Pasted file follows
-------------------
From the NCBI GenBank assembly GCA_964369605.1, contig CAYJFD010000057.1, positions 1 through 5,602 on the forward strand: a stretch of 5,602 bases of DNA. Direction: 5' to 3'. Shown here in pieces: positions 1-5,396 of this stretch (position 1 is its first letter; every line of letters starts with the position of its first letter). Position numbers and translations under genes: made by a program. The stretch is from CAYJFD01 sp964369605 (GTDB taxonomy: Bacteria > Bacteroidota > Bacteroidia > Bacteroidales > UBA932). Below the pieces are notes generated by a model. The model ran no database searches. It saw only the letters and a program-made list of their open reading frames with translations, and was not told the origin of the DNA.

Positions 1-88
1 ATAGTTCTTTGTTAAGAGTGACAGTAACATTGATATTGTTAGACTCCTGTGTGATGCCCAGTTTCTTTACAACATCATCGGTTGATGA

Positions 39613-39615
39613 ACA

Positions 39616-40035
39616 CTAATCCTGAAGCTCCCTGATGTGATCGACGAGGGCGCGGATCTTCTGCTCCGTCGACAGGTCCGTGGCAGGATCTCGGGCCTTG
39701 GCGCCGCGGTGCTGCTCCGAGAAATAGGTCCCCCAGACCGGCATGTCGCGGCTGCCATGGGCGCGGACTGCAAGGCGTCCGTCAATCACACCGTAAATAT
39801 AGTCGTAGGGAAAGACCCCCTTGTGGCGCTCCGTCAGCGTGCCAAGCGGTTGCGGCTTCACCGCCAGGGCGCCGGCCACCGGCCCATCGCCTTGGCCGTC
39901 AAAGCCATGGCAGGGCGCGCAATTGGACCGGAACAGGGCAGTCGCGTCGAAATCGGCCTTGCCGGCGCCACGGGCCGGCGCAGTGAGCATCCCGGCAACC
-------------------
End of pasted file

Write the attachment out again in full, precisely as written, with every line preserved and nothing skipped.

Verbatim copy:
From the NCBI GenBank assembly GCA_964369605.1, contig CAYJFD010000057.1, positions 1 through 5,602 on the forward strand: a stretch of 5,602 bases of DNA. Direction: 5' to 3'. Shown here in pieces: positions 1-5,396 of this stretch (position 1 is its first letter; every line of letters starts with the position of its first letter). Position numbers and translations under genes: made by a program. The stretch is from CAYJFD01 sp964369605 (GTDB taxonomy: Bacteria > Bacteroidota > Bacteroidia > Bacteroidales > UBA932). Below the pieces are notes generated by a model. The model ran no database searches. It saw only the letters and a program-made list of their open reading frames with translations, and was not told the origin of the DNA.

Positions 1-88
1 ATAGTTCTTTGTTAAGAGTGACAGTAACATTGATATTGTTAGACTCCTGTGTGATGCCCAGTTTCTTTACAACATCATCGGTTGATGA

Positions 39613-39615
39613 ACA

Positions 39616-40035
39616 CTAATCCTGAAGCTCCCTGATGTGATCGACGAGGGCGCGGATCTTCTGCTCCGTCGACAGGTCCGTGGCAGGATCTCGGGCCTTG
39701 GCGCCGCGGTGCTGCTCCGAGAAATAGGTCCCCCAGACCGGCATGTCGCGGCTGCCATGGGCGCGGACTGCAAGGCGTCCGTCAATCACACCGTAAATAT
39801 AGTCGTAGGGAAAGACCCCCTTGTGGCGCTCCGTCAGCGTGCCAAGCGGTTGCGGCTTCACCGCCAGGGCGCCGGCCACCGGCCCATCGCCTTGGCCGTC
39901 AAAGCCATGGCAGGGCGCGCAATTGGACCGGAACAGGGCAGTCGCGTCGAAATCGGCCTTGCCGGCGCCACGGGCCGGCGCAGTGAGCATCCCGGCAACC